Specialists in Human Resources - What They Do

Human resources professionals develop, implement and evaluate human resources and labour relations policies, programs and procedures and advise employers and employees on human resources matters. They are employed throughout the private and public sectors, or they may be self-employed.

Job duties

This group performs some or all of the following duties:

  • Plan, develop, implement and evaluate human resources and labour relations strategies including policies, programs and procedures to address an organization's human resource requirements
  • Advise employers and employees on the interpretation of human resources policies, compensation and benefit programs and collective agreements
  • Negotiate collective agreements on behalf of employers or workers, mediate labour disputes and grievances and provide advice on employee and labour relations
  • Research and prepare occupational classifications, job descriptions, salary scales and competency appraisal measures and systems
  • Plan and administer staffing, total compensation, training and career development, employee assistance, employment equity and affirmative action programs
  • Manage programs and maintain human resources information and related records systems
  • Hire and oversee training of staff
  • Co-ordinate employee performance appraisal programs
  • Research employee benefit and health and safety practices and recommend changes or modifications to existing policies.

Job titles

  • classification officer - human resources
  • mediator
  • business agent, labour organization
  • union representative
  • classification specialist
  • conciliator
  • consultant, human resources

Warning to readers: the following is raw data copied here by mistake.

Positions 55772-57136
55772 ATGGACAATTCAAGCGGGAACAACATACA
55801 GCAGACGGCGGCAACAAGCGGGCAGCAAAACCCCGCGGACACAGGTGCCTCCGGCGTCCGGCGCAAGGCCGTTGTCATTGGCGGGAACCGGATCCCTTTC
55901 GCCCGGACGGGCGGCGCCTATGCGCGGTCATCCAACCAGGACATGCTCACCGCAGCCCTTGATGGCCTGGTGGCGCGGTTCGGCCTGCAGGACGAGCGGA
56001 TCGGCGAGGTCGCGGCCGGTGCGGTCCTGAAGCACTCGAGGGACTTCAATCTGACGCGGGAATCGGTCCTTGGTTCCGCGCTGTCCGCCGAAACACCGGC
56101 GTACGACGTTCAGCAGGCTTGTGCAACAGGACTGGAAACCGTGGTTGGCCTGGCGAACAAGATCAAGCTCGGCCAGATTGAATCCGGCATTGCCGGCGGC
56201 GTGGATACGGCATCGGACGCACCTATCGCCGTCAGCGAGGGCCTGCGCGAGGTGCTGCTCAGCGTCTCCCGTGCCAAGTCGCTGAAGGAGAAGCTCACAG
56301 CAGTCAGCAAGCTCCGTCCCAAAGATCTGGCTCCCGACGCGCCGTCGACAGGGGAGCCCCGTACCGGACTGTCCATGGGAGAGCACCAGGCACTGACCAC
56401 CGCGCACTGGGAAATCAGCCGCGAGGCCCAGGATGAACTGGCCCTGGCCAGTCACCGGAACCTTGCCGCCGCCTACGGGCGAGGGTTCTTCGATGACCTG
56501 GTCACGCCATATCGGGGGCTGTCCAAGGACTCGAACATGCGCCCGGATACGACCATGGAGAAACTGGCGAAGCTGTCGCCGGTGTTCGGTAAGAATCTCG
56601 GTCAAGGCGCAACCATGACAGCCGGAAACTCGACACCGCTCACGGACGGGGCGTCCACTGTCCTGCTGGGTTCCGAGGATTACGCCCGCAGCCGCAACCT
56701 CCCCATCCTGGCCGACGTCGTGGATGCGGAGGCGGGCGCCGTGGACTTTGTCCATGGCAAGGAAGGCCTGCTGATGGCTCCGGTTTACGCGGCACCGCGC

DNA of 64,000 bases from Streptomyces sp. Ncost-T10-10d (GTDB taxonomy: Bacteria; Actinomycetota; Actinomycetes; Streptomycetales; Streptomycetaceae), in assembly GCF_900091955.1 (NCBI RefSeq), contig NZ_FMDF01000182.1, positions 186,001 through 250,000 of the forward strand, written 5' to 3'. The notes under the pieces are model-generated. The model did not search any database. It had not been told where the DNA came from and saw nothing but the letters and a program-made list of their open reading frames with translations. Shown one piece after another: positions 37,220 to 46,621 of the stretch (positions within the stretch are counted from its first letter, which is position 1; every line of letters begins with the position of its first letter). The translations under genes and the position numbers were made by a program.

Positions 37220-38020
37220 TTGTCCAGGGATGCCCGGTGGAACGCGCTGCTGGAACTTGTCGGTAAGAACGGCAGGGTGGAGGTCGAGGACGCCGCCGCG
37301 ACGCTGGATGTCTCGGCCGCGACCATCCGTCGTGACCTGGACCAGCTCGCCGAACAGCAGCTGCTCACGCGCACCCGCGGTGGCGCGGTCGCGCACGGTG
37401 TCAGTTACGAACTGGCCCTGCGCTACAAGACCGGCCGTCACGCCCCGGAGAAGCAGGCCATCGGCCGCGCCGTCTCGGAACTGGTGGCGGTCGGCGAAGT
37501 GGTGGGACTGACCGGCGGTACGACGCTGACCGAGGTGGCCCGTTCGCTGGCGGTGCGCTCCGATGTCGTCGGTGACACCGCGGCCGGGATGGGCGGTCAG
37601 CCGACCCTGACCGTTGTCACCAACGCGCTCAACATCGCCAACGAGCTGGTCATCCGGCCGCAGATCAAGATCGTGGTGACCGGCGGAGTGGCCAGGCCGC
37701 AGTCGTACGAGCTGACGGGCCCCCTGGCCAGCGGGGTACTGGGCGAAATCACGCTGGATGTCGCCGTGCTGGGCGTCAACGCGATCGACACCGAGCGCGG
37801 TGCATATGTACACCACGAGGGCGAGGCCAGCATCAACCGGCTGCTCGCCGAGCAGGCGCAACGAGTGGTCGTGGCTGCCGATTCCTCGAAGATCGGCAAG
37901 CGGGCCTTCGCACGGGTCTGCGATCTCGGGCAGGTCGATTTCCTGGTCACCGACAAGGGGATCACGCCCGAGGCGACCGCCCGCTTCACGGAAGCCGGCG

• employee relations officer
  • employment equity officer
  • human resources research officer
  • labour relations officer
  • job analyst
  • wage analyst
  • compensation research analyst
Employment Requirements

This is what you typically need for the job:

  • A university degree or college diploma in human resources management or a related field, such as business administration, industrial relations, commerce or psychology or Completion of a professional development program in human resources administration is required.
  • Some employers may require human resources professionals to hold a Certified Human Resources Professional (CHRP) designation.

Essential Skills


  • Read memos from managers of operational units in order to assess the concerns of managers and to develop strategies which will enable them to meet their business objectives. (2)
  • Read job resumes, letters of application, job descriptions and competency profiles in order to understand the scope of expertise available to the organization, to understand organizational imperatives and to make effective recommendations in the areas of recruitment, selection and career development. (2)
  • Read performance evaluations in order to guide the organization in developing practices that improve performance in the workplace. (3)
  • Read analyses of human resources information policies and information security measures in order to contribute to the further development and improvement of these policies and measures. (3)
  • Read training needs assessments and curricula in order to ensure that training activities support the overall needs and aims of the organization and its people. (3)
  • Read Requests for Proposals (RFPs) concerning work to be contracted in order to ensure that proposals being considered meet the cultural norms and organizational priorities of their organizations. (3)